Moby Dick, of all novels, not only doesn’t seem suited to the stage, it seems especially ill-suited to the low-budget, fringe theater stage. So I could help but feel myself attracted to the ballsiness that led simple8 to bring their original adaptation of Moby Dick to the Arcola Theater. I mean, if you’re going to dream, dream big, right? I’m bringing my imagination, fellahs (and as it turns out it was all men!), you take me whaling … while I’m sitting in my seat … in a crappy little, funny built theater in the middle of grimy old London town. You can do it, right?
I’m pleased to report that … wow … with three stepladders, a plank, and a mattress, simple8 did quite effectively manage to take me out on the Pequod. And not only did they do that, but with even less, they took me in a tiny boat on the open seas and harpooned a whale. And dragged it back in. I was watching them, sitting on their little stumps of wood, the five or six men that made the crew, pretending to row, pretending to throw an imaginary sharp thing at an imaginary leviathan, completely conscious of the fact that I had been bamboozled into believing into the magic of the theater … and then I shook off my standoffish critic’s glasses and stepped back into the boat. We had work to do, first getting back to the Pequod, then taking care of the whale.
If you know more than three things about Moby Dick, you’ll be aware that its structure alternates narrative with expository chapters, which would certainly pose challenges to any adaptation that tried to get too literal. This production happily embraced the opportunity to use some of these “explaining” chapters to help make the story come more to life (in our heads), for, even though Moby Dick (the narrative chapters) might be about madness, obsession, and the battle of man against nature, it’s also a book that vibrantly brings to life an entirely vanished culture. I enjoyed our lectures about the types of whales, the details of butchering, and the uses of whale oil; they gave flavor and rhythm to the evening.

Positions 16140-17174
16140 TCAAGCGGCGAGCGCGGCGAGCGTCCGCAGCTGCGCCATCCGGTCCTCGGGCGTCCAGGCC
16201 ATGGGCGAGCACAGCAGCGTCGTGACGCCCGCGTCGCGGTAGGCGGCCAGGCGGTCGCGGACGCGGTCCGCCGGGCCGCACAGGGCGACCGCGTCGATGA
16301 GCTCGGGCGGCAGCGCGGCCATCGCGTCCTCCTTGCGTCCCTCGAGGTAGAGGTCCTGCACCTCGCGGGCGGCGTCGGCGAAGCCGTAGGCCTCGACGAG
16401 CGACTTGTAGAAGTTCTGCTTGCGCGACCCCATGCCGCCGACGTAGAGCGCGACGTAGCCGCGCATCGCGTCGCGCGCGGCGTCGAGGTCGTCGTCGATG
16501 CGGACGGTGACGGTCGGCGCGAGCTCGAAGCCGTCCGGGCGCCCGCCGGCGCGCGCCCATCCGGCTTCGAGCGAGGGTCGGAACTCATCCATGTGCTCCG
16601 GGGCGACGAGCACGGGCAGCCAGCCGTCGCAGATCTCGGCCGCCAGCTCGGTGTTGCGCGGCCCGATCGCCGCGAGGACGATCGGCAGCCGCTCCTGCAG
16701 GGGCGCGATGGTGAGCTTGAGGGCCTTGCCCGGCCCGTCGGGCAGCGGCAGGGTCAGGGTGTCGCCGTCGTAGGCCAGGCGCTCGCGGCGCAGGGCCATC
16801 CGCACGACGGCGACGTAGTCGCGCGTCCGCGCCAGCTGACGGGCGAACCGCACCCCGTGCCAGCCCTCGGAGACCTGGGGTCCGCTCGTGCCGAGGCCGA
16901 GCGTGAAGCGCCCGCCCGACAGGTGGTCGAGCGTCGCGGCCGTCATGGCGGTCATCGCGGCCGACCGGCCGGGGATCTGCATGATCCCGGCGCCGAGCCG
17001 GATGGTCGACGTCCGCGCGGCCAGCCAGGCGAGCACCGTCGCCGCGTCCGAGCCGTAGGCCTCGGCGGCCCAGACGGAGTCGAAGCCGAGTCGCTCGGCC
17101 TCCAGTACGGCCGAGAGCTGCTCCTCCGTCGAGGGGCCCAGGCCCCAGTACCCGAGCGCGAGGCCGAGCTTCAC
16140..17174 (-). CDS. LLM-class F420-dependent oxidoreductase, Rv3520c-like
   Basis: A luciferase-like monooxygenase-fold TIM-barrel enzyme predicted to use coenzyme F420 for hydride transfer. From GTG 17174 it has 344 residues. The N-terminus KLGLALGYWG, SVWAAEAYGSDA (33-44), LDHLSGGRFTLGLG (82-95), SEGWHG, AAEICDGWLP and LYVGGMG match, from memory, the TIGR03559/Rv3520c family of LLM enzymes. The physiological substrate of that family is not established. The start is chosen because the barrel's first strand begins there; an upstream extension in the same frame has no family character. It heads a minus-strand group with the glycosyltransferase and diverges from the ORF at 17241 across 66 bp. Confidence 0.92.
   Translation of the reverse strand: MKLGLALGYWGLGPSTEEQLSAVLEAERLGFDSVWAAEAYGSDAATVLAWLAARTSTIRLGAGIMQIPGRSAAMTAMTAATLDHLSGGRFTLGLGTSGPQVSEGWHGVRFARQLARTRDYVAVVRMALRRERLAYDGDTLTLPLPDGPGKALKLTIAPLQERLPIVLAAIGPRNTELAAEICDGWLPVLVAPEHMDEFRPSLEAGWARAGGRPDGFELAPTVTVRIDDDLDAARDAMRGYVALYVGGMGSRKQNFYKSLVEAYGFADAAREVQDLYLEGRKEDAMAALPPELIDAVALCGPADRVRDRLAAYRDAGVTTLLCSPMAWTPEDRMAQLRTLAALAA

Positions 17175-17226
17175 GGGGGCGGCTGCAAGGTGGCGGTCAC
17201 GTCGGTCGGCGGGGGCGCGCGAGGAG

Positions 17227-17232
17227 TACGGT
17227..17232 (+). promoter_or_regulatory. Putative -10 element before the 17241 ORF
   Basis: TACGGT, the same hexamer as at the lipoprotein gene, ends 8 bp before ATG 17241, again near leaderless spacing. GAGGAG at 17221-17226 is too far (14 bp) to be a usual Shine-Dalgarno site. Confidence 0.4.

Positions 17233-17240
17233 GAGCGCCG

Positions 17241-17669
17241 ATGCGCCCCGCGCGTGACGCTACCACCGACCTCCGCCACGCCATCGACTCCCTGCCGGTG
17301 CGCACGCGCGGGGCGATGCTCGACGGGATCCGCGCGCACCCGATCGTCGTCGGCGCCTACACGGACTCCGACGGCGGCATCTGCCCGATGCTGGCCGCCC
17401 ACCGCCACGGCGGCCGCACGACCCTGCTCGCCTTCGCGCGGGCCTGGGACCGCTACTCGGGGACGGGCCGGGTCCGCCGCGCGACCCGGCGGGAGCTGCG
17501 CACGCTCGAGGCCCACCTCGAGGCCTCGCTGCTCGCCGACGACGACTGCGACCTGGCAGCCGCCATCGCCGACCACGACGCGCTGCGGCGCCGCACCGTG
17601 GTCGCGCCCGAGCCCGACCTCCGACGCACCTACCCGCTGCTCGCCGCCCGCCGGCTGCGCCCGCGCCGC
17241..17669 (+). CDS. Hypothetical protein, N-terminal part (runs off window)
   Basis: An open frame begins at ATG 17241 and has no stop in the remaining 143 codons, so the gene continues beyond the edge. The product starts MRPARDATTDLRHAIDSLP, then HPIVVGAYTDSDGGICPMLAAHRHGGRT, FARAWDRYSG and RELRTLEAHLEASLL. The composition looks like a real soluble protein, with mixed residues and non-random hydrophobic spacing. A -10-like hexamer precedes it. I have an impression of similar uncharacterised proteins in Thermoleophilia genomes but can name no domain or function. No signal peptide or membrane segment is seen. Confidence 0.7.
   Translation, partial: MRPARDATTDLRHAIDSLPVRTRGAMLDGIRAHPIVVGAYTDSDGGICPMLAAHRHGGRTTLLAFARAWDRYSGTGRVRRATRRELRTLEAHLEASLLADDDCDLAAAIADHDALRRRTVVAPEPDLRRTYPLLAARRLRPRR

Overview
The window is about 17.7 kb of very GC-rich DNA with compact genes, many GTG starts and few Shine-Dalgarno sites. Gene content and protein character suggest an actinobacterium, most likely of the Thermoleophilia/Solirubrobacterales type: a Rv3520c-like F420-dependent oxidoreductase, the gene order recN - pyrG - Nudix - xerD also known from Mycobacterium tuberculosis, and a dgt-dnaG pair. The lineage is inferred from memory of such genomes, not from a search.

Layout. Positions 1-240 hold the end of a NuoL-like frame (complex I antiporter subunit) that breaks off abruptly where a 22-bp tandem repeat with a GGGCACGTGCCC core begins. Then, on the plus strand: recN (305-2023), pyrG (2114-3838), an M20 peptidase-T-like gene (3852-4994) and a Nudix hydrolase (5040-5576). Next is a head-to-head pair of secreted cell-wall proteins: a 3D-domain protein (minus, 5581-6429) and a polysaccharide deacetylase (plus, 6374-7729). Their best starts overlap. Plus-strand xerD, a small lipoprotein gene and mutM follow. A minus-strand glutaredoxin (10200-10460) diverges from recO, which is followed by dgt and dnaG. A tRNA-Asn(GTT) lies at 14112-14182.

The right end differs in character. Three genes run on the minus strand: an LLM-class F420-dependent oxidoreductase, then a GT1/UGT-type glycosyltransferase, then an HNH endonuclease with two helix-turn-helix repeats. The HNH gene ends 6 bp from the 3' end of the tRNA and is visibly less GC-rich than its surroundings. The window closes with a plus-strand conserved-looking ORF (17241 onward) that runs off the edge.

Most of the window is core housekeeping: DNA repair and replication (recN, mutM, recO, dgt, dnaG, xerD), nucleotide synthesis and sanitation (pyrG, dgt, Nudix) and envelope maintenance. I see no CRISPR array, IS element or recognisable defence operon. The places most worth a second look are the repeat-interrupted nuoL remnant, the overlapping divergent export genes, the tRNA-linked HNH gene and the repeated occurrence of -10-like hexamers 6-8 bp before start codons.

They also helped lessen some of the stresses of the weight of Captain Ahab on the play. Having a madman call the shots … well, it all could have been too much of a smothering star turn, and as it was, I found myself a bit turned off by the tics and twitches of the actor (though Queequeg’s affectations grated far more). But instead, it was nicely turned into a show more about the dynamics of the men interacting with each other, with Ishmael and Queequeg’s friendship, and with Starbuck’s attempts to manage the unmentionable and unconfrontable without making it all there was to the play.
I had a few other small quibbles about this show – a few things that happen toward the very end were not clear to me until a character said what had happened – but as I (ahem) actually didn’t know the ending of the book, I won’t spoil it here. Overall, this was an extremely enjoyable production that exemplified the kind of theater I enjoy – the kind that relies on me to build empires in my head, the kind that trusts its audience to make that leap. There’s certainly wonder in seeing a play where they have all of the money to do all of the things, but I’ve always felt that you don’t need to show a helicopter to make one be there on stage, and I’ve always preferred the “less is more”/empty space aesthetic that simple8 embraces. My only regret? That I hadn’t come earlier to see their Cagliari.
(This review is for a performance that took place on Saturday, April 13, 2013. I liked it enough to buy a script. By the way, the new bathrooms in the Arcola are really confusing. I wasn’t entirely sure where the actual toliet was or what ou were supposed to do with the sink.)